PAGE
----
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The WPi is designed as a go-anywhere camera for outdoor activities such as skiing, surfing, or even snorkeling, and has been designed to survive in extreme conditions. It is basically a ruggedised version of the lovely Optio S6 compact, sharing the same sensor, exposure system and software. It has a strong but light aluminium body with rounded and beveled corners for strength, with a profile only a couple of millimeters thicker and taller, and actually slightly shorter, than the S6. The non-extending, internal focusing lens is protected behind a scratch-resistant glass cover, and all the controls and external protrusions are recessed or smoothly rounded, leaving nothing to get snapped off or snag on pocket linings. The LCD monitor also has a scratch-resistant cover and the battery/card hatch has a locking catch so it doesn’t open accidentally while submerged.
The controls are nicely laid out, and are broadly similar to those on Pentax’s more mainstream compacts, including the idiot-proof Green Mode button. Most common options such as flash mode, self-timer, drive mode and macro mode are accessed as secondary functions on the D-pad, as are the shooting mode options. These include the usual portrait, night scene, landscape, sports and beach/snow modes, but also include flowers, candlelight, kids, pets, soft focus and an underwater mode. Yet more are available via a customisable menu. Also on the same menu is the movie mode and sound recording. Pressing the green button in this menu brings up a handy note explaining each function for beginners.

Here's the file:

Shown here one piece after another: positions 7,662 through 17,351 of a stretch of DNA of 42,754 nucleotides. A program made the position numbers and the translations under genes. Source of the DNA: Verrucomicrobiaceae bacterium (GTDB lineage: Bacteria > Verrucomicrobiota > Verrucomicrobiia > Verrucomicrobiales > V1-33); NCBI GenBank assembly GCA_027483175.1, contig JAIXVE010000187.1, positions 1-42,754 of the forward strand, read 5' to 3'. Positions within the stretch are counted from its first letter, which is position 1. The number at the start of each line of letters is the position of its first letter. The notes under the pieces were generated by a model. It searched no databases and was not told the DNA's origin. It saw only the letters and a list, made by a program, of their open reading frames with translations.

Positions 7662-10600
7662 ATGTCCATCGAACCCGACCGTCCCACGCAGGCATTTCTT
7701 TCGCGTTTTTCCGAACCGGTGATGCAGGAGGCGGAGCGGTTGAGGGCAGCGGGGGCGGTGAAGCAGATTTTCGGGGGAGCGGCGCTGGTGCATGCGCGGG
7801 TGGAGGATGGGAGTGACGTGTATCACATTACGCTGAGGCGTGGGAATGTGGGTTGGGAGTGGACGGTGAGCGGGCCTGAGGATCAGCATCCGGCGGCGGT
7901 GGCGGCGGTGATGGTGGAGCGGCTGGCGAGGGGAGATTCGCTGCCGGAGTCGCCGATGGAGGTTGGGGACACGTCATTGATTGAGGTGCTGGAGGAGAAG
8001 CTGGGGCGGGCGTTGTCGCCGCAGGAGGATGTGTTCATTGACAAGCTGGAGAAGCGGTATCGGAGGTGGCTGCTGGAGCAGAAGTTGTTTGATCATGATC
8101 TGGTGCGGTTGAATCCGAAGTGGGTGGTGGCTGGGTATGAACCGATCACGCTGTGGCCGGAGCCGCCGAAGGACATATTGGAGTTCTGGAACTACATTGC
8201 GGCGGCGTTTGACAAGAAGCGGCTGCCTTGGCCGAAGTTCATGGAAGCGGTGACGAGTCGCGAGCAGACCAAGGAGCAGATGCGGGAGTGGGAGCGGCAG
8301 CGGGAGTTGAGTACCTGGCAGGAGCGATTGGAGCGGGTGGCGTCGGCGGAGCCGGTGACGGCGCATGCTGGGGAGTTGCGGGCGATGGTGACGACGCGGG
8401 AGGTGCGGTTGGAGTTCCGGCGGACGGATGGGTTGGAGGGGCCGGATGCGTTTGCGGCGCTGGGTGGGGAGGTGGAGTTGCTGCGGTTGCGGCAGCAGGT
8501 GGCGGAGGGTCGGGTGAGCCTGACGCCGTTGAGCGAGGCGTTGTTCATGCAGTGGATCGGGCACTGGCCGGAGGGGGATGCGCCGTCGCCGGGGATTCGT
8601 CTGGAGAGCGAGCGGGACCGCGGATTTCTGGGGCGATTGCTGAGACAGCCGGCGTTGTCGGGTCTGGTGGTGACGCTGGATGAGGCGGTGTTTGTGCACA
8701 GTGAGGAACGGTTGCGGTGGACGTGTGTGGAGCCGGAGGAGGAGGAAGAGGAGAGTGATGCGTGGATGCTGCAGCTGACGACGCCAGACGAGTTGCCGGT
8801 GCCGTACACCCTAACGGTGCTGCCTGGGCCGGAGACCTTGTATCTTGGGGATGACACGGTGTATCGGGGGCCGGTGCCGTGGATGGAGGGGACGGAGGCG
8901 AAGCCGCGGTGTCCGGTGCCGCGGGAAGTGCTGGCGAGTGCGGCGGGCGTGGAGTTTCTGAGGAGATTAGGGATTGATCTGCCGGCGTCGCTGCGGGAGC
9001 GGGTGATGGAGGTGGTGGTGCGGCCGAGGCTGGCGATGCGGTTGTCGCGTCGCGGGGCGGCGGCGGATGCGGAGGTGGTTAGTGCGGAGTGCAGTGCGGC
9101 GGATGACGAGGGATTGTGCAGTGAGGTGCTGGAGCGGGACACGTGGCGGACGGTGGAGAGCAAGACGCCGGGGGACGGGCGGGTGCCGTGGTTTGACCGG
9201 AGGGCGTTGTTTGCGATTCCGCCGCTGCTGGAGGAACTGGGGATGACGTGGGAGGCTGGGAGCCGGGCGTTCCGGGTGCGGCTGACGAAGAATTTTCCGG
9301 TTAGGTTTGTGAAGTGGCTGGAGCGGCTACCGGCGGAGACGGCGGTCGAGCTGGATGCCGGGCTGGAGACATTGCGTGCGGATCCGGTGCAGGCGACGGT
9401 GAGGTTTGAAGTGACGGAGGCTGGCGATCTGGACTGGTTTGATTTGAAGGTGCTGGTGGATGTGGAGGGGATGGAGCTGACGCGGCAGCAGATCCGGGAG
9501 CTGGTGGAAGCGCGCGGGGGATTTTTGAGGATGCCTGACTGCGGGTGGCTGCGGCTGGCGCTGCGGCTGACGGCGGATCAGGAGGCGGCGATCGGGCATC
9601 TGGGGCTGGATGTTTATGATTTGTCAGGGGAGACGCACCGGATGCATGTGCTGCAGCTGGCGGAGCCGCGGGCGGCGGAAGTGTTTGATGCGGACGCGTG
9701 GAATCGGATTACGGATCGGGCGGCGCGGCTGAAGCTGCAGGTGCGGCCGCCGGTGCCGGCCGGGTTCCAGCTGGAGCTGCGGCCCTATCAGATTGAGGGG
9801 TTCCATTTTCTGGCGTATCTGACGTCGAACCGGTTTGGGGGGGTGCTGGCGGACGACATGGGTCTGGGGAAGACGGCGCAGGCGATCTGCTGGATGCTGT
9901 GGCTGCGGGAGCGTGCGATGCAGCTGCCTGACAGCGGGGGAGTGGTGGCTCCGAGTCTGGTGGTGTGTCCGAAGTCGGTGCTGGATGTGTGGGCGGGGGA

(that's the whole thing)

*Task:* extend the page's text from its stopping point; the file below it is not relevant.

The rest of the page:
The controls on the WPi are a little stiff and clunky, but they have to be to withstand water ingress under pressure. They have a distinct ‘click’ when operated, which is useful if you’re using the camera with gloves or very cold fingers.